They’ve added several cages to isolate animals that come in according to the care they need. They also have a large flight cage that’s equipped for water birds, which are the majority of their patients. “Two hundred different species can come in in a year,” Johnson said. They cared for 2,600 animals in 2020.
They also have several dedicated volunteers that have built flight cages at their homes and take mainly birds of prey to rehab them. Their success stories over the years have been countless.
Their plans to move recently got another shot in the arm when County Supervisors agreed to waive all planning and building fees for their project, which is now turning towards the design phase.
According to the County staff report on the fee waiver, Supervisors agreed to waive fees up to $207,295 for the minor use permit (MUP) and subsequent building fees.
“It’s great to have the support from the County Supervisors,” Johnson said. “They’ve been great, very helpful.” She added that a wildlife rehabilitation facility is a novel idea for County planners to decipher, as to the rules that apply.
She said they hope to be all moved in by the end of 2023. But they have a long ways to go to turn what used to be a hay field into a wildlife rescue hospital, but they’ll also get to work with a blank canvas and instead of a pieced-together facility, everything will be brand new, and they’ll have a proper facility for the volunteers to work their magic.
Johnson said they were not yet ready to launch a fund-raising campaign for the new facility, as they’ve hired a consultant, Netzel-Gregsby out of Santa Barbara, to fashion a strategy for the campaign.
They want to nail down the new facility’s costs and develop a budget, Johnson said, “and then move from there.” She added that 95% of PWC’s funding comes from donations. The group became a non-profit in 1987.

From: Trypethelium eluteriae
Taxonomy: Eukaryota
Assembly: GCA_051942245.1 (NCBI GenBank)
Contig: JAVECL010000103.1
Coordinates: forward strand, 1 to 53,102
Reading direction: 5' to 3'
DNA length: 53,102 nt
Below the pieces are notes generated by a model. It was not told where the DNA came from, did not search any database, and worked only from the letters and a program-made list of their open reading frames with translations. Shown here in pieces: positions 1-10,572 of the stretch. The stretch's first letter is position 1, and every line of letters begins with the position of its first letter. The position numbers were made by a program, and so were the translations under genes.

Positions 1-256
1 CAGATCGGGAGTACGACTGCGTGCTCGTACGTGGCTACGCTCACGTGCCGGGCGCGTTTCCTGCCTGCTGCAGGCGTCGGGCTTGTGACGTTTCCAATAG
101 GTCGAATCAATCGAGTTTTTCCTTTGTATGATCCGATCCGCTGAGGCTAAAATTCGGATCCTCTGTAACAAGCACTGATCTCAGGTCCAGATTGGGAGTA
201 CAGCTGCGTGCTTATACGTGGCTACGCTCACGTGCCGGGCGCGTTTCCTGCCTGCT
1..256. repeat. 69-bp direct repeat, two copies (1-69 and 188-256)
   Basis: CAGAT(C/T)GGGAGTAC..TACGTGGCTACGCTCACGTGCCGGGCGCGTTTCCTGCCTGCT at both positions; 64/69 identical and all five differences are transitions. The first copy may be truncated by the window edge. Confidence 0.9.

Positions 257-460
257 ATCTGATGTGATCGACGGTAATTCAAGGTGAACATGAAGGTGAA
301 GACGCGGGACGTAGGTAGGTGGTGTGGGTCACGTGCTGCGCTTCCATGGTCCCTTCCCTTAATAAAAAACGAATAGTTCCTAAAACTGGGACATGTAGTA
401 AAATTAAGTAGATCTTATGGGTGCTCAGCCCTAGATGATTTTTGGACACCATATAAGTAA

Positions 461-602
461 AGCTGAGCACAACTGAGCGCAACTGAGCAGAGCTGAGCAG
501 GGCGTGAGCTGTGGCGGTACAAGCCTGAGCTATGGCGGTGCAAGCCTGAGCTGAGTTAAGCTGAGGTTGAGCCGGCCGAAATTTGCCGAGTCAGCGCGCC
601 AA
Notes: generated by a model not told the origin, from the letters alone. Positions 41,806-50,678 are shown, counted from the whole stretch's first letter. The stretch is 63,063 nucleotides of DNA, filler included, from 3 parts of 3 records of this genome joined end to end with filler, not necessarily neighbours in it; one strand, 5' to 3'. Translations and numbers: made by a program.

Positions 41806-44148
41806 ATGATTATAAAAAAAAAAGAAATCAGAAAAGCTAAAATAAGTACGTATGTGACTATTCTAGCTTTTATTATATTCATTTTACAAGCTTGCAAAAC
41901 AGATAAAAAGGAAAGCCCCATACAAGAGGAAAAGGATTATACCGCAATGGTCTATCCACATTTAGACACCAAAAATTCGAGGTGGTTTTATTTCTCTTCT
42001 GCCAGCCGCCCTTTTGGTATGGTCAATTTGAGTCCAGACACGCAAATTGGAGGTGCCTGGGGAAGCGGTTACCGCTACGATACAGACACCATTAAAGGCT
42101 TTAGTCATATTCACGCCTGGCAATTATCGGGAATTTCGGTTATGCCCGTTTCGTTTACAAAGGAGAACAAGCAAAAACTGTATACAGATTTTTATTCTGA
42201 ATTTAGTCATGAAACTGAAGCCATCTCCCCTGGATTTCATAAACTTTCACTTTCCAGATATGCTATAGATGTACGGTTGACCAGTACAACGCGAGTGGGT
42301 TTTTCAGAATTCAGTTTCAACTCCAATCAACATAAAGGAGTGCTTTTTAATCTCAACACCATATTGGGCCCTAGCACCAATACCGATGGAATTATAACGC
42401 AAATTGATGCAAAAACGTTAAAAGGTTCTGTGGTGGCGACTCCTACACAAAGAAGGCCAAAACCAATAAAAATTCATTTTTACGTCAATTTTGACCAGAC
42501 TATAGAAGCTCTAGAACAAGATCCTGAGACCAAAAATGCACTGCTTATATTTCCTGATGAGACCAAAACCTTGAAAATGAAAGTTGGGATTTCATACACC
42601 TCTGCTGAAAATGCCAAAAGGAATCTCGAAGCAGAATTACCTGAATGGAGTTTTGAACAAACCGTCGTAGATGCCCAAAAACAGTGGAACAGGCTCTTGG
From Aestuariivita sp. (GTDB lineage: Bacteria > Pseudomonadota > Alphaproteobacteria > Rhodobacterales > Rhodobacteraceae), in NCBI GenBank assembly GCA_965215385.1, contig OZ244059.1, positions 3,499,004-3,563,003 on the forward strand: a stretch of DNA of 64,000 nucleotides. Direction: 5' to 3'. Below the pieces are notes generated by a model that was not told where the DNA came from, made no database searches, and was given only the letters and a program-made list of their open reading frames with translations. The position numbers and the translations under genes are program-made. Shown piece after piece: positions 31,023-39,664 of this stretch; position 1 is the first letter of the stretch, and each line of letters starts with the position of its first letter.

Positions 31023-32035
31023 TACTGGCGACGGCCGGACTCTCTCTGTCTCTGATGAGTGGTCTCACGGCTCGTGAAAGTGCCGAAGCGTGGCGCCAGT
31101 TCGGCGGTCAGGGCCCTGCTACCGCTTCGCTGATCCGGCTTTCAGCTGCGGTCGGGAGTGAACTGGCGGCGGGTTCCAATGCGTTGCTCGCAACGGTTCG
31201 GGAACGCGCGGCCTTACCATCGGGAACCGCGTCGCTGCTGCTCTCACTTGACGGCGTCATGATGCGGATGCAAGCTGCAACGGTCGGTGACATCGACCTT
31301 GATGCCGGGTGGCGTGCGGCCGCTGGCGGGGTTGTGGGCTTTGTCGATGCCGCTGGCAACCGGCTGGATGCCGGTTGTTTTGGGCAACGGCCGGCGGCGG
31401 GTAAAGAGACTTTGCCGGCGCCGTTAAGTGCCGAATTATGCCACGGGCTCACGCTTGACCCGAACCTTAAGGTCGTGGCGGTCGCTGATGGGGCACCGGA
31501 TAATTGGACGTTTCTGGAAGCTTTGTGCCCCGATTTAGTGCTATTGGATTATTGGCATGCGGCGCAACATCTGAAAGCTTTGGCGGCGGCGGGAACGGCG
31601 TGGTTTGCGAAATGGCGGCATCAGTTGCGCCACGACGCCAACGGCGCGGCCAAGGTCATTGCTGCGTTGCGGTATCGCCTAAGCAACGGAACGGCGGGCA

The Coronavirus Pandemic severely affected their work but now, with the virus on the run and it being baby season, the volunteers are coming back. “Last year,” Johnson said, “they went through spring and summer without volunteers.”
The rescue center isn’t open to the public at this time, but they are open 7-days a week if someone should find a sick or injured animal. Call the PWC hotline at: (805) 543- WILD (9453) and leave a detailed message and someone will call you back.
In the meantime, Johnson said her board president, Kimberly Perez, is working on a history project. They want to document the origins of the group and are asking anyone who did rescue work with them way back when to send an email to: firstname.lastname@example.org. They are interested in stories and photos of those early days when all the rehabbing was done in people’s homes.
Johnson reflected on the work that the organization does for the community and the wildlife that so many who live here cherish. She hates to think what would happen if Pacific Wildlife Care weren’t here. “No organization does what we do.”
For more information on Pacific Wildlife Care, to donate and to volunteer, see the website at: www.pacificwildlifecare.org.